Saunders, who grew up in Durham, North Carolina, is said to be friends with several of the UNC players reportedly being investigated last week by NCAA officials. According to Person's report, the NCAA's concern may be that an agent paid for airfare and lodging for Saunders and/or UNC players, which, of course, would be a violation of the amatuer eligibility rules.

South Carolina head coach Steve Spurrier acknowledged that his talented tight end is in potential trouble with the NCAA in Person's article, but was careful not to paint Saunders in a bad light.

“I’m not accusing Weslye of anything. He may be innocent. He may just know those (North Carolina) guys,” Spurrier said. “But we’ll just have to wait and see how it all comes out.”
The 6-5, 272 pound Saunders offers a rare combination of size and athleticism for the position. A featured component of the team's offense to start last season, Saunders caught 12 passes over his first two games, but finished with only 32 (for 352 yards and 3 scores) on the year.

Saunders heavily considered leaving early for the NFL after last season and did request a grade from the NFL Advisory Committee. Saunders' grade was reported to be in the mid-rounds, which led to his return to South Carolina for his senior season.

Saunders certainly has the physical potential to warrant NFLDraftScout.com's lofty preseason ranking. With previous concerns about his work ethic and consistency, however, if he is to take full advantage of his impressive natural skill set, he'll need to get through the NCAA investigation unscathed and put forth an inspired 2010 season.

Posted on: January 19, 2010 1:05 pm
Edited on: January 19, 2010 1:08 pm
 

53 Underclassmen Enter Draft, Ties Record

The NFL announced that 53 underclassmen have petitioned and been accepted into the player pool for the 2010 NFL Draft. The total matches 2008 as the highest number of underclassmen allowed in the draft in league history. It continues a growing trend of young players forgoing their eligibility early. There were "only" 35 players who made themselves eligible in 2001 and just last year the number was 46.

Due to virtual perfect storm of circumstances, the mass exodus of underclassmen was predictable. Concerns about a potential rookie salary cap has generated the most attention, but other factors, including the high profile injuries to Oklahoma quarterback Sam Bradford and tight end Jermaine Gresham also likely played a role in pushing the kids out.

Another significant factor that led to underclassmen coming out early was the almost season-long battle between the NFL, the BCS conferences and their video companies, DVSport and XOS Technologies. NFL scouts typically received film from the college teams each week for free. This year, however, the conferences demanded payment. The resulting conflict took months to resolve, leaving scouts little time to grade the huge number of underclassmen that sent in their paperwork to the NFL Advisory Committee. Without the opinions of the NFL teams that would actually be doing the drafting, players often resorted to the opinions of agents, media and friends/family.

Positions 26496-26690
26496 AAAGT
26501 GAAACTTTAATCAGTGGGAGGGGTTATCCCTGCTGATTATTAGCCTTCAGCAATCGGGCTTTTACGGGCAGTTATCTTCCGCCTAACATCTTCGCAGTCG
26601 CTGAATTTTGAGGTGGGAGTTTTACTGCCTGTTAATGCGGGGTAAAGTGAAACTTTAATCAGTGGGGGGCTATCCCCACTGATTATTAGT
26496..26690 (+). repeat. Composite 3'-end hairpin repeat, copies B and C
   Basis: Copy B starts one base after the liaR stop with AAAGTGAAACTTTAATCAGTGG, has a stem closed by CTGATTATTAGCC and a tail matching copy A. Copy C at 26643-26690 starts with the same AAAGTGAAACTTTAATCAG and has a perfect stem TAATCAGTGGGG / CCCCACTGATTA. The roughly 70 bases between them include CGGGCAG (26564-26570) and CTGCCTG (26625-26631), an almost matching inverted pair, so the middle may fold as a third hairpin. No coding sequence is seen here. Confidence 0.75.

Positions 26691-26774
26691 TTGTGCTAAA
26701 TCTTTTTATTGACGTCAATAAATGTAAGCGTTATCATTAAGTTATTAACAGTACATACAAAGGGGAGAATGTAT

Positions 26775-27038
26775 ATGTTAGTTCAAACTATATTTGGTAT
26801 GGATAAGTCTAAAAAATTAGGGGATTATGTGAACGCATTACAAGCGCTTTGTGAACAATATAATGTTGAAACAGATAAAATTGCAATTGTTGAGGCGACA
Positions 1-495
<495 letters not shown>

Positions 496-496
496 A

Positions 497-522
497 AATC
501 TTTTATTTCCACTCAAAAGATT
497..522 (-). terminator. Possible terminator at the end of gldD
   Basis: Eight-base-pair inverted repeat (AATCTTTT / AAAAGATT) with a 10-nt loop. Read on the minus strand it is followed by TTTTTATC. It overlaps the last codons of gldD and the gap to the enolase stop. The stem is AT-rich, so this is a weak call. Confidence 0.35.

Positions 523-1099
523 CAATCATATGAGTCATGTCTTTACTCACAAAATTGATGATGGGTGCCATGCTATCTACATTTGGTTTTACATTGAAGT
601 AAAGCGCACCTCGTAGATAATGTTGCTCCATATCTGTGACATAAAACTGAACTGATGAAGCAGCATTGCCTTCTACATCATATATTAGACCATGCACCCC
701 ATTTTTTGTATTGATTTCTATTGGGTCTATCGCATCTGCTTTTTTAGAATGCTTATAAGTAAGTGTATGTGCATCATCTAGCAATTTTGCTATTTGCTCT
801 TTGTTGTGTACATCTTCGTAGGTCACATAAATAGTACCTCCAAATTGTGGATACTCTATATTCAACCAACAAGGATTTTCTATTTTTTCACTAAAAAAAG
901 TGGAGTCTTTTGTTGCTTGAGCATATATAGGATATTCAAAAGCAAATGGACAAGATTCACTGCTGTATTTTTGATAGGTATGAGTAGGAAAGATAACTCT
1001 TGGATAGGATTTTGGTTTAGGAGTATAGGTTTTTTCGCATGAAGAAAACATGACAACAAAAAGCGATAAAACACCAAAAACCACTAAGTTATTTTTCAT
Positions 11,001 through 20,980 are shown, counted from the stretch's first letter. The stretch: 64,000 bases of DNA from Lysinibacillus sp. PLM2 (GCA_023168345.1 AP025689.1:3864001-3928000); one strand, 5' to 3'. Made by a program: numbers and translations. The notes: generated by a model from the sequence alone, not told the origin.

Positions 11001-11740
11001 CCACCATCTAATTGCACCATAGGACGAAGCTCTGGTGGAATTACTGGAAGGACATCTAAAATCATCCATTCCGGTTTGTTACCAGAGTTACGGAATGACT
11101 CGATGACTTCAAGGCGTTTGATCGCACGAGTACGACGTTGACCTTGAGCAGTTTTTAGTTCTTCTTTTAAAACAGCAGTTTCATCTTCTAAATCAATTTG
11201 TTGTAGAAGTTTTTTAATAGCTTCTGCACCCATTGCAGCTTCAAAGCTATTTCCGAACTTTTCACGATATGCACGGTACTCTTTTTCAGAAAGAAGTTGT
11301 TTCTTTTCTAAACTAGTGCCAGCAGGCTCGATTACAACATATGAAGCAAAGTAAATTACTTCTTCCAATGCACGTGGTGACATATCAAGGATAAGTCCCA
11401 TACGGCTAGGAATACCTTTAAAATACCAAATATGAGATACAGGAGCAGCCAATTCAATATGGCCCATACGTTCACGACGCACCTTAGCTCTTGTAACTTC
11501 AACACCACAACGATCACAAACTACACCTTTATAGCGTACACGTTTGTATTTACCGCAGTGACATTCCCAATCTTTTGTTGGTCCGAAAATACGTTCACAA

Many of the names among the 53 are recognizable to even casual fans. Some, however, are not. As is always the case, one hopes that those relatively unknown names did their due diligence in making this critical decision. Players had until January 15th to declare for the draft. They are given a 72 hour time period to change their mind and return to school, assuming they do not sign with an agent. South Carolina defensive end/outside linebacker Eric Norwood is a recent example of a player that announced he'd be leaving, only to change his mind and return to school. He earned his third consecutive All-SEC honor this year and has helped his draft stock.

Here are the names of the 53 players:

Basped, Kevin

Benn, Arrelious

Berry, Eric

Best, Jahvid

Bowman, Navorro

Bradford, Sam

Briscoe, Dezmon

Brown, Antonio

Bryant, Dez

Bulaga, Bryan

Burnett, Morgan

Campbell, Bruce

Clausen, Jimmy

Curran, Rennie

Davis, Anthony

Dunlap, Carlos

Dwyer, Jonathan

Franks, Dominique

Geathers, Clifton

Gibson, Thaddeus

Gresham, Jermaine

Griffen, Everson

Gronkowski, Rob

Haden, Joe

Hernandez, Aaron

Jackson, Kareem

Jones, Chad

Jones, Reshad

Joseph, Linval

Marshall, Darius

Mathews, Ryan

McClain, Rolando

McCoy, Gerald

McKnight, Joe

McNeal, Shawnbrey

Mitchell, Carlton

Moore, Joshua

Morgan, Derrick

Norton, Jerell

Pierre-Paul, Jason

Pouncey, Maurkice

Price, Brian

Rogan, Dennis

Snead, Jevan

Spievey, Amari

Tate, Golden

Thomas, Demaryius

Thomas, Earl

Warren, Donovan

Williams, Damian

Williams, Mike

Worilds, Jason

Wright, Major


 
 
 
 
The views expressed in this blog are solely those of the author and do not reflect the views of CBS Sports or CBSSports.com